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Gynecomastia

GRETCHEN DICKSON, MD, MBA, University of Kansas School of Medicine, Wichita, Kansas

Gynecomastia is defined as benign proliferation of glandular breast tissue in men. Physiologic


gynecomastia is common in newborns, adolescents, and older men. It is self-limited, but can
be treated to minimize emotional distress and physical discomfort. Nonphysiologic gynecomastia may be caused by chronic conditions (e.g., cirrhosis, hypogonadism, renal insufficiency); use of medications, supplements, or illicit drugs; and, rarely, tumors. Discontinuing
use of contributing medications and treating underlying disease are the mainstay of treatment. Medications, such as estrogen receptor modulators, and surgery have a role in treating
gynecomastia in select patients. Treatment should be pursued early and should be directed by
the patient. (Am Fam Physician. 2012;85(7):716-722. Copyright 2012 American Academy of
Family Physicians.)

Patient information:
A handout on this topic is
available at http://family
doctor.org/080.xml.

lthough the adult male breast contains minimal amounts of adipose


and glandular tissue, there is potential for proliferation if estrogen or
progesterone levels increase. Gynecomastia,
which can be physiologic or nonphysiologic,
occurs when the estrogen-to-testosterone
ratio in men is disrupted, leading to proliferation of glandular breast tissue.1
Physiologic Gynecomastia
Physiologic gynecomastia has a trimodal
age distribution, with incidence peaking in
newborns, adolescents, and men older than
50 years. Up to 90 percent of newborn boys
have palpable breast tissue secondary to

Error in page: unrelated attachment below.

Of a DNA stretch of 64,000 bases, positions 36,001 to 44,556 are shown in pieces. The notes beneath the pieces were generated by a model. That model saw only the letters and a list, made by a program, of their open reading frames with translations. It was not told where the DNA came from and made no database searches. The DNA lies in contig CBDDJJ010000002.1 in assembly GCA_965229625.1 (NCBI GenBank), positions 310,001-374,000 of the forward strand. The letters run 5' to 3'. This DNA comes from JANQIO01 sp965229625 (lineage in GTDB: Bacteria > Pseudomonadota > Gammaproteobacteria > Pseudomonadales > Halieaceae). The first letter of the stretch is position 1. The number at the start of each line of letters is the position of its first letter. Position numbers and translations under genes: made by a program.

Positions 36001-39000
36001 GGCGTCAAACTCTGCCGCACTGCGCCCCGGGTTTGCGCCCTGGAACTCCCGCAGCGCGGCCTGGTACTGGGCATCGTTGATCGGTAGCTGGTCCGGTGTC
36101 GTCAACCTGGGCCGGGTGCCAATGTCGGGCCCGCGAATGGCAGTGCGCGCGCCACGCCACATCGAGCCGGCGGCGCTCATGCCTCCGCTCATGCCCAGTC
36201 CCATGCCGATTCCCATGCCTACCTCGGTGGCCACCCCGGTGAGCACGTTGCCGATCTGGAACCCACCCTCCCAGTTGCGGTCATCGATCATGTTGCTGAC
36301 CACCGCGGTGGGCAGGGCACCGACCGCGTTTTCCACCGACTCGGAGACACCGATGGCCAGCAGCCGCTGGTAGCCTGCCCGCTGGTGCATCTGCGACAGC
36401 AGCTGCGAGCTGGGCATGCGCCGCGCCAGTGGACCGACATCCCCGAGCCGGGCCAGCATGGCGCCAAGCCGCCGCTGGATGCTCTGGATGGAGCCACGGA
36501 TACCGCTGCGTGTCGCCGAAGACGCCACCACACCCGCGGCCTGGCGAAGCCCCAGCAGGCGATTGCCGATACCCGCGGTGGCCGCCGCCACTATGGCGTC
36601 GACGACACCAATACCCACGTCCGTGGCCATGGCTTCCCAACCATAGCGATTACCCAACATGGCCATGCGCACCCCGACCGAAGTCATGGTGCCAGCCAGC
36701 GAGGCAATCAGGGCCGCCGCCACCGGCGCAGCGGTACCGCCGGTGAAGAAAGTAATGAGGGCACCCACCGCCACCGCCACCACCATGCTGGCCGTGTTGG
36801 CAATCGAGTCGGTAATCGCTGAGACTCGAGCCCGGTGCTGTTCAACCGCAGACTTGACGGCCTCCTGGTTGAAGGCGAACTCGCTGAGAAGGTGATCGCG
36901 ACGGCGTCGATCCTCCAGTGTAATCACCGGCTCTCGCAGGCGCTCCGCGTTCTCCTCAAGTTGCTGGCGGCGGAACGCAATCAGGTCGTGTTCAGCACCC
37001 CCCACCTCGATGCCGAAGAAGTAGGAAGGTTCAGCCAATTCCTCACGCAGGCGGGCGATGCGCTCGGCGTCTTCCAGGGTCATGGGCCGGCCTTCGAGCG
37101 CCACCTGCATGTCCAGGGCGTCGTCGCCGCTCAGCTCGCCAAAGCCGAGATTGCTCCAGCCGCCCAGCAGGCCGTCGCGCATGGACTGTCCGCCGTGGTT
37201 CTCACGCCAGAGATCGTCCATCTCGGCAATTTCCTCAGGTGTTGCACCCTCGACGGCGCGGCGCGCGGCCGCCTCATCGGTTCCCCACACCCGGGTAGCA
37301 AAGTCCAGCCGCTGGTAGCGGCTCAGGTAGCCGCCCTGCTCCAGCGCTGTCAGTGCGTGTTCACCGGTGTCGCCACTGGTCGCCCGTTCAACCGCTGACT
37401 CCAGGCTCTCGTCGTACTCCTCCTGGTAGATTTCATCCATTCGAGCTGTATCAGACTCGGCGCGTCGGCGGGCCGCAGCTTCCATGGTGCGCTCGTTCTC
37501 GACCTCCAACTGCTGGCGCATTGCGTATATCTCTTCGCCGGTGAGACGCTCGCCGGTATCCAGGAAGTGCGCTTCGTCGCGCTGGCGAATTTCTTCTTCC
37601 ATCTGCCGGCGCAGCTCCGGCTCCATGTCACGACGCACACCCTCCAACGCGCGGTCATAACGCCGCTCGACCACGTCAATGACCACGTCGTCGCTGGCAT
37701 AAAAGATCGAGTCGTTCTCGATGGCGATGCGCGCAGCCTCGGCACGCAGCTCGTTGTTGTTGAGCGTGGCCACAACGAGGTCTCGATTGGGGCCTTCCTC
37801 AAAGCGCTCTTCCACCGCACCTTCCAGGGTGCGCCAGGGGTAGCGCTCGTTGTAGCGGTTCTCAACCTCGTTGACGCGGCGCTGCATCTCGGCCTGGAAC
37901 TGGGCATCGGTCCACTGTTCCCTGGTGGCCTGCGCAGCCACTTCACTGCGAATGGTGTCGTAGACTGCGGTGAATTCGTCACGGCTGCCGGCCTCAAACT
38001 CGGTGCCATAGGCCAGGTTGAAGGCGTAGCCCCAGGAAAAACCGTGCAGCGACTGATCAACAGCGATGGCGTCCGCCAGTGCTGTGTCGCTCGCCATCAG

transplacental transfer of maternal estrogens.2 Newborn gynecomastia, although
concerning to parents, usually resolves spontaneously within four weeks of birth. Children with symptoms that persist after their
first birthday should be examined further;
they may be at risk of persistent pubertal
gynecomastia.
One-half of adolescent males will experience gynecomastia, with typical onset at 13
to 14 years of age, or Tanner stage 3 or 4.3,4
An increase in estradiol concentration,
lagging free testosterone production, and
increased tissue sensitivity to normal male
levels of estrogen are possible causes of gynecomastia in adolescents.5-7 Adolescents may
also experience nonphysiologic gynecomastia as the result of substance, supplement,
or medication use, or from the unmasking

of genetic conditions with delay of expected


pubertal development. Although adolescent
physiologic gynecomastia often resolves
spontaneously, intervention may be warranted to ameliorate emotional distress.
Decreasing free testosterone levels may
contribute to a final peak in gynecomastia incidence in men older than 50 years.
Although older men are less likely to present
for evaluation of gynecomastia than adolescents, a study of hospitalized men estimates that approximately 65 percent of men